Messengers to the annual meeting of the Southern Baptist Convention approved a motion June 12 to affirm the Baptist Faith and Message as the SBC’s “…only consensus statement of doctrinal beliefs”. The motion was offered by Rick Garner, pastor of Liberty Heights Church in Liberty Township, Ohio, and is, in part, as follows:
“I move this Convention adopts the statement of the Executive Committee … found in the 2007 Book of Reports … which reads: ‘The Baptist Faith and Message is neither a creed nor a complete statement of our faith nor final or infallible. Nevertheless we further acknowledge that it is the only consensus statement of doctrinal beliefs approved by the Southern Baptist Convention and as such is sufficient in its current form to guide trustees in their establishment of policies and practices of entities of the Convention.'”
Although this motion passed, 2,137 (57.7 percent) to 1,565 (42.2 percent), I must admit that I am a bit troubled by its wording. Particularly disquieting are the words, “only” and “sufficient”. My uneasiness is due not only to what the words mean grammatically, but also what they may have been intended ((see comments made by Dwight McKissic and Bob Cleveland)) to mean in light of the context of what I think prompted such a motion; and what some may infer from them both today and in the future.
The genesis for this motion—including its precise language—is that some in our convention want to limit theological restrictions that trustees and other elected leaders can place upon SBC employees, missionaries etc., to only what is contained in the BFM.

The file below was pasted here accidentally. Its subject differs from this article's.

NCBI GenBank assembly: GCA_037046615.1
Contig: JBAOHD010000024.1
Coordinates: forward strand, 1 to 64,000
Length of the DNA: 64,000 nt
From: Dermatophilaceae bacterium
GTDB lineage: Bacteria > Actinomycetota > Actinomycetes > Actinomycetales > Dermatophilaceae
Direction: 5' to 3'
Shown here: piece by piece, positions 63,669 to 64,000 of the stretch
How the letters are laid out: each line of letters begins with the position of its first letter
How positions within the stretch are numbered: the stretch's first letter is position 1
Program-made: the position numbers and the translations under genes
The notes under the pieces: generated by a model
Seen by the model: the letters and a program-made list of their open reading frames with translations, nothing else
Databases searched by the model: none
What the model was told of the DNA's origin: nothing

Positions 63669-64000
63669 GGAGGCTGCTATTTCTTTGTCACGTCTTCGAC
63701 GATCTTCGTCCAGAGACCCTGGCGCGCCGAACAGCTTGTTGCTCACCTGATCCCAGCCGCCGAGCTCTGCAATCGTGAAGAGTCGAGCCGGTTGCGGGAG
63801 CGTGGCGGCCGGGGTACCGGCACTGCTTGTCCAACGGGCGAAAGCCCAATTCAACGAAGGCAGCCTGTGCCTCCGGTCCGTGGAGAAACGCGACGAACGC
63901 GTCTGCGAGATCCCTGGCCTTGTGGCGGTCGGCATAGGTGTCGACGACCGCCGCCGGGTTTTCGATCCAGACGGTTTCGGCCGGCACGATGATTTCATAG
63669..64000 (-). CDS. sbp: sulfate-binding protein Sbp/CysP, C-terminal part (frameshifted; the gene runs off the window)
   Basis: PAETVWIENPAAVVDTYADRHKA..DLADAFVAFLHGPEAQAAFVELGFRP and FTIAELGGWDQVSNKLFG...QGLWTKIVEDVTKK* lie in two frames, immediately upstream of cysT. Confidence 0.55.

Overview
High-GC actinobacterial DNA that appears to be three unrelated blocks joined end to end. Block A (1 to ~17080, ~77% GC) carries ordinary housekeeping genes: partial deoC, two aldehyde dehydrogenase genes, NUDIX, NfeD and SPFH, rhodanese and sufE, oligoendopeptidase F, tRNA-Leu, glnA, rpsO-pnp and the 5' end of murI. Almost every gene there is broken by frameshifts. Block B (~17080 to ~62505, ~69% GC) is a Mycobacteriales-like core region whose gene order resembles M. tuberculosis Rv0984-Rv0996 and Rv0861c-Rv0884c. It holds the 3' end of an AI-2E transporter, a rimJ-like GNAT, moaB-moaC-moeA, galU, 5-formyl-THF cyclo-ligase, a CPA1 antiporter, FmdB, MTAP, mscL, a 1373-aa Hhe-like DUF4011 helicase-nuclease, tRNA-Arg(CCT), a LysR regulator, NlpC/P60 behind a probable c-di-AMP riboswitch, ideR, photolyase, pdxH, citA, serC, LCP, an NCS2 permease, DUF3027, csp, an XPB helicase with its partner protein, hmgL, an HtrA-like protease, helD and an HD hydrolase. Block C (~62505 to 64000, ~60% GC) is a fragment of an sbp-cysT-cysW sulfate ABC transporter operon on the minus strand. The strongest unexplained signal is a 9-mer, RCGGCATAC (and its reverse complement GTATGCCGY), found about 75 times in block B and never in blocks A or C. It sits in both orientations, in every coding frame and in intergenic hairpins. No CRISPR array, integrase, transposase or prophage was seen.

For example one blogger wrote, “If the Convention herself adopts this statement, it will send a strong and irrefutable message to the trustees of Southern Baptist boards and agencies that the 2000 Baptist Faith and Message is the only consensus statement of doctrinal belief approved by the SBC, and to establish doctrinal guidelines or policies that exceed the BFM 2000 is an act contrary to the wishes of the Convention herself.” ((Wade Burleson entitled this blog, “The Most Important Vote at the SBC in 10 Years”. Consequently, I am not suggesting motivations that have no basis))
This would then allow some of their beliefs, that have been and still are outside normal Baptist life, like, “private prayer language” ((which I do not believe exists, reference my messages on 1 Corinthians 12-14)) “moderate drinking” and “various understandings of baptism” to be accepted among leadership and paid employees of the SBC. In addition, I am quite confident, if successful, other issues will make their way to the forefront in due time.